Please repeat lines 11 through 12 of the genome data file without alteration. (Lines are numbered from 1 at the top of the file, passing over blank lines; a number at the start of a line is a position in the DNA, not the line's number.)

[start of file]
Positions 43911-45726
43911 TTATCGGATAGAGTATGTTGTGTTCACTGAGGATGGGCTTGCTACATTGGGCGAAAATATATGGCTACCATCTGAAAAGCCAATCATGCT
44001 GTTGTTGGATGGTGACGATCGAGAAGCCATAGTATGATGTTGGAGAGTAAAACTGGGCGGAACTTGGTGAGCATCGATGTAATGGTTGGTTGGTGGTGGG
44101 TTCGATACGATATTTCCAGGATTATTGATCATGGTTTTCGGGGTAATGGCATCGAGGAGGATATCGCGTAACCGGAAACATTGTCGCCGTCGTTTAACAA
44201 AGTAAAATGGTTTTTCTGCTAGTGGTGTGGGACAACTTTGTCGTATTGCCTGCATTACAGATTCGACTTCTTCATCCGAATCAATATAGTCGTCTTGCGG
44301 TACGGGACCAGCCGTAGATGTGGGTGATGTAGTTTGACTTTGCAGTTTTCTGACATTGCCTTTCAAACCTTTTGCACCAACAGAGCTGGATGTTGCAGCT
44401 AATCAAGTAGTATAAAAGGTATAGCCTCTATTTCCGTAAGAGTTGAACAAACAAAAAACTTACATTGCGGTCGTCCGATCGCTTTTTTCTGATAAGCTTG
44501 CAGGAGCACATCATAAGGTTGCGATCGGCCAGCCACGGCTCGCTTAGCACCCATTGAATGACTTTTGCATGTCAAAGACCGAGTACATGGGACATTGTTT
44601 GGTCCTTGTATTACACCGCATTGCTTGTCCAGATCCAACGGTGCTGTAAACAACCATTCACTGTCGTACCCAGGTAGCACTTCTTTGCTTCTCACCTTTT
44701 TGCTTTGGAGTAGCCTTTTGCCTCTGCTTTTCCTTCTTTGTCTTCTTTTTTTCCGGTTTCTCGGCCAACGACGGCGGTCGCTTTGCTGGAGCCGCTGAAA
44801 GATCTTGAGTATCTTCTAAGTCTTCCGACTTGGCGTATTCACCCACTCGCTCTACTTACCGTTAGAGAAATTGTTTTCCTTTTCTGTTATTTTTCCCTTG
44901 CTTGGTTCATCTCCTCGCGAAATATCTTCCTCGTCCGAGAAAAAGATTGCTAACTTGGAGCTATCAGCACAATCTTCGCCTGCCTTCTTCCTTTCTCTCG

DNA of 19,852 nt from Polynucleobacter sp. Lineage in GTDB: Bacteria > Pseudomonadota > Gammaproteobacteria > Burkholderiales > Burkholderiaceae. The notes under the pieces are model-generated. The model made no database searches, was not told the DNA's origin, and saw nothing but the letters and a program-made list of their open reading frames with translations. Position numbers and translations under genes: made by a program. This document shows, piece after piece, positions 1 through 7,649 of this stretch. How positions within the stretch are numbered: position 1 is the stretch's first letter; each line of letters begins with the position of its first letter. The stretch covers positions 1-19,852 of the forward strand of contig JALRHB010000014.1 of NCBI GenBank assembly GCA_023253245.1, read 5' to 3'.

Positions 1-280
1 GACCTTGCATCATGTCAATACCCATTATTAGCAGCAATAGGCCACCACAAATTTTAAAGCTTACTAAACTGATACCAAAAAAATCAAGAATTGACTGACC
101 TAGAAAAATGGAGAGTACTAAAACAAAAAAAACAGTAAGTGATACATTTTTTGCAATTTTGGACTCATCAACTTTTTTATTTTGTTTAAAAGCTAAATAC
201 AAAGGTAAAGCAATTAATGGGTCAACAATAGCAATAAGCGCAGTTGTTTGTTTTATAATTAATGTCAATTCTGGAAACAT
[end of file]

44801 GATCTTGAGTATCTTCTAAGTCTTCCGACTTGGCGTATTCACCCACTCGCTCTACTTACCGTTAGAGAAATTGTTTTCCTTTTCTGTTATTTTTCCCTTG
44901 CTTGGTTCATCTCCTCGCGAAATATCTTCCTCGTCCGAGAAAAAGATTGCTAACTTGGAGCTATCAGCACAATCTTCGCCTGCCTTCTTCCTTTCTCTCG